22 August, 2013
Spruson

News Alert on India & China

News Alert on India & China

Revocation of patents due to non-compliance of Sec. 8

The Intellectual Property Appellate Board (IPAB) has issued a decision to revoke two of Allergan's patents covering the drugs Ganfort and Combigan used in the treatment of Glaucoma; Indian Patent Nos. 212695 ('695 patent) and 219504 ('504 patent). The IPAB revoked the patents on finding a breach of Section 8 of the Indian Patents Act.

Section 8 stipulates that an Applicant of an Indian patent application is under a continuing obligation during the pendency of the patent application to keep the Controller informed of the status of all corresponding patent applications (including corresponding PCT applications) filed in other jurisdictions for the same or substantially same invention.

The revocation applications were filed by Ajanta Pharma Ltd, a leading Indian drug maker. Ajanta stated in the action against the '695 patent that the respondents had a duty to disclose information as per the requirements of Section 8 but did not provide the application numbers of the applications pending in various countries and the office actions of the US and EP corresponding cases to the Indian Patent Office. The IPAB held that "the violation of section 8 has been clearly made out and we have no hesitation say [sic] applicant succeeds on this ground of revocation".

Ajanta contended in the action against the '504 patent that the respondent failed to disclose to the controller the information relating to the European counterpart of the subject Patent, which was not granted by the EPO. The respondents argued that Section 8(2) spoke of processing of the application in a country outside India and it meant that the patentee's compliance was complete if one foreign application was filed. The Patentee could not be asked to furnish details regarding the proceedings in all countries, contrary to the statute. In this regard, the IPAB reiterated the necessary aspects of fulfillment of Section 8. In particular, the IPAB held that the article "a" in the law cannot be understood to mean only one, but any country. The IPAB commented that Section 8 has been introduced to facilitate examinations and therefore the patentee must be candid and fair. The object of the law is clear disclosure and this must be adhered to. It cannot be dealt with casually and there can be no dilution. The fact that the particulars are available online is irrelevant. The IPAB also held that the law does not state that the failure to furnish the Section 8 details must be deliberate and willful or that the failure must be in regard to material particulars. In fact, the IPAB concluded that the patent deserved to be revoked on this ground alone.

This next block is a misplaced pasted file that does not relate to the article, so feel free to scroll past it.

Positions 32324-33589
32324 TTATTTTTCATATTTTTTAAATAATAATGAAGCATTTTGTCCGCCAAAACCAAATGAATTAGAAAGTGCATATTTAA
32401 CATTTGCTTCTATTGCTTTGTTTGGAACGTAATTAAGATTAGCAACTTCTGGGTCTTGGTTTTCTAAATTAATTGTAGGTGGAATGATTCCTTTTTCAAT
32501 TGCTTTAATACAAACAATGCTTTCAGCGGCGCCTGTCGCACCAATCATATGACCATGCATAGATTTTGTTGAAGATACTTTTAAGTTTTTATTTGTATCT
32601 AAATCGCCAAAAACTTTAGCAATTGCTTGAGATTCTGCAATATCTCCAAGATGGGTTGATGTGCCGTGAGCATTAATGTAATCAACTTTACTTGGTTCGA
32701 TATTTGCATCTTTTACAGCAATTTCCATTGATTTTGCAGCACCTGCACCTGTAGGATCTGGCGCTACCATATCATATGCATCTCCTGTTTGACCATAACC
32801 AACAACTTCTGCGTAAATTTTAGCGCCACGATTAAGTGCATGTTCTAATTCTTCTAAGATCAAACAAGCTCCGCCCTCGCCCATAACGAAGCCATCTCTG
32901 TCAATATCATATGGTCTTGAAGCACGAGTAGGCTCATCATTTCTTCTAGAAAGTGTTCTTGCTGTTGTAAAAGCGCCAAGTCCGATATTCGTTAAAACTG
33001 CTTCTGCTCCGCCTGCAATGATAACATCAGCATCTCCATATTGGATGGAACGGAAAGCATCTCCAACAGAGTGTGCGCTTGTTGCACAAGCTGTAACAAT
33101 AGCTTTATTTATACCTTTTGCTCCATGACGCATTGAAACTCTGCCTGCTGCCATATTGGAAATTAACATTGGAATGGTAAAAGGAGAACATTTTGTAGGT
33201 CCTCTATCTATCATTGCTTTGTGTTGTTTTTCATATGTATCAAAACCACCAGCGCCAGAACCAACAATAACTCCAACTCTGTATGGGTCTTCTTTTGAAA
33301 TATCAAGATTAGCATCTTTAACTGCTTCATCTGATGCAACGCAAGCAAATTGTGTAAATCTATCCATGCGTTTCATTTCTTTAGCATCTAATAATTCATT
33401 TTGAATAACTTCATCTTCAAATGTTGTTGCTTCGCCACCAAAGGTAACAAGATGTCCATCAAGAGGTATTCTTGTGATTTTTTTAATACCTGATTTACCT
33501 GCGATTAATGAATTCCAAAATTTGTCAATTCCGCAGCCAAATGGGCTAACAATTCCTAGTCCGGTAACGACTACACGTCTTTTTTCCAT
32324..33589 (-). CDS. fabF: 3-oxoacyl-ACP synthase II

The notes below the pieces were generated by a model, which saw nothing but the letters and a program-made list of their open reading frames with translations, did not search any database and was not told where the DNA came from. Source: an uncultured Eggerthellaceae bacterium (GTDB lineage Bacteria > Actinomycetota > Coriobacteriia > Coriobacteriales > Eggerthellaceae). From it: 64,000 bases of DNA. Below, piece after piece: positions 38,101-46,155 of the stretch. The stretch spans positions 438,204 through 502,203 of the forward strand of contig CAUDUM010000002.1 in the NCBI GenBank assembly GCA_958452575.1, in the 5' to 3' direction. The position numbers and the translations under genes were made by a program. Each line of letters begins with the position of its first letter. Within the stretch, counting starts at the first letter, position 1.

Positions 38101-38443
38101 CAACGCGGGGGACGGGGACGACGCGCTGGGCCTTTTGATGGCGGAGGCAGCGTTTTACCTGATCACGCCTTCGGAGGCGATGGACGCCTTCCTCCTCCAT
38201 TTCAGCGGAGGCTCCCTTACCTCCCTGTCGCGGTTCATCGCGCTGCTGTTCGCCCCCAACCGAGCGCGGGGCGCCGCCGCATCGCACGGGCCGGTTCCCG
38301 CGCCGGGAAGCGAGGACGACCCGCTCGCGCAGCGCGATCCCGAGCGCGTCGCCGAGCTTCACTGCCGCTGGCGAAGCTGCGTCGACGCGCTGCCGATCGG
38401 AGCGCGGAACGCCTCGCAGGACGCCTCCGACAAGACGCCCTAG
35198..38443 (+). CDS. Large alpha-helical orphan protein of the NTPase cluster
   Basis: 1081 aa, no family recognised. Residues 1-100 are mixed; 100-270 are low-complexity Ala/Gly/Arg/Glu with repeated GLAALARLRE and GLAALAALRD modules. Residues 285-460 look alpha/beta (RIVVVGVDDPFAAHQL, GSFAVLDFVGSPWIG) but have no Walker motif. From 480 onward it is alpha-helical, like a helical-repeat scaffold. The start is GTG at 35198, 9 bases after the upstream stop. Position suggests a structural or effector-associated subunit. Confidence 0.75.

Practice Recommendation: Our practice is to recommend that Applicants' of Indian patent applications disclose details of all corresponding applications and that a regular update be provided to the Indian Patent Office every 6 months during the pendency of the application.

The IPAB decisions can be found here: www.ipab.tn.nic.in/172-2013.htm and www.ipab.tn.nic.in/173-2013.htm

China court bans circulation of trade secrets in milestone ruling

There has been a landmark decision in China, with a Shanghai court issuing China's first ban on the circulation of trade secrets, following an incident with a former employee at Eli Lilly and Co., a US pharmaceutical company. This is the first ruling of its kind under a revised Civil Procedure Law enacted on 1 January 2013.

Eli Lilly and Co. filed a lawsuit in July against a former employee for violating the company's confidentiality agreement. Eli Lilly alleged that the former employee downloaded 21 documents containing company business secrets without authorization. The former employee was legally obligated not to disclose confidential and proprietary information related to the company's marketing strategies during his contract period. Upon termination of employment, the former employee refused to delete or return secret documents to Eli Lilly and Co. Eli Lilly sued for an injunction to prevent the former employee from using and circulating the trade secrets and applied for custody of these secrets to prevent losses before the case hearing opened. Eli Lilly further demanded compensation of 20 million yuan (USD$ 3.3 million).

Judge Liu Junhua ruled in favour of Eli Lilly, adding that the new Civil Procedure Law has filled the gap for protection of trade secrets which will help the plaintiff prevent damages from the secrets being exposed.

The court's ruling will be a precedent for imposing a ban on the circulation of trade secrets nationwide.

This is a positive result to continue to quell the reservations many foreign companies have about doing business in China.


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